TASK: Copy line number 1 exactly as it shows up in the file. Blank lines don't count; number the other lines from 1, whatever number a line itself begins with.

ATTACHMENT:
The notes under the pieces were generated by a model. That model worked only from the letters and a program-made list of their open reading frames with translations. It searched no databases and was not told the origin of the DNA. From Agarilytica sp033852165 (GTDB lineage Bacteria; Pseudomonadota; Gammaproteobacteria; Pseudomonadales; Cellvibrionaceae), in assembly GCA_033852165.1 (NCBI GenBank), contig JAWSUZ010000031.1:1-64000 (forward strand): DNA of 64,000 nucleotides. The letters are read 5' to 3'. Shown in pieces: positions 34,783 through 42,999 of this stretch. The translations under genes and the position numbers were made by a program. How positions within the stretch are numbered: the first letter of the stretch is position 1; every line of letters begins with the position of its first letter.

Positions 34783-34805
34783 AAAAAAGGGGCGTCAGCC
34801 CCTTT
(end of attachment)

The notes under the pieces were generated by a model. That model worked only from the letters and a program-made list of their open reading frames with translations. It searched no databases and was not told the origin of the DNA. From Agarilytica sp033852165 (GTDB lineage Bacteria; Pseudomonadota; Gammaproteobacteria; Pseudomonadales; Cellvibrionaceae), in assembly GCA_033852165.1 (NCBI GenBank), contig JAWSUZ010000031.1:1-64000 (forward strand): DNA of 64,000 nucleotides. The letters are read 5' to 3'. Shown in pieces: positions 34,783 through 42,999 of this stretch. The translations under genes and the position numbers were made by a program. How positions within the stretch are numbered: the first letter of the stretch is position 1; every line of letters begins with the position of its first letter.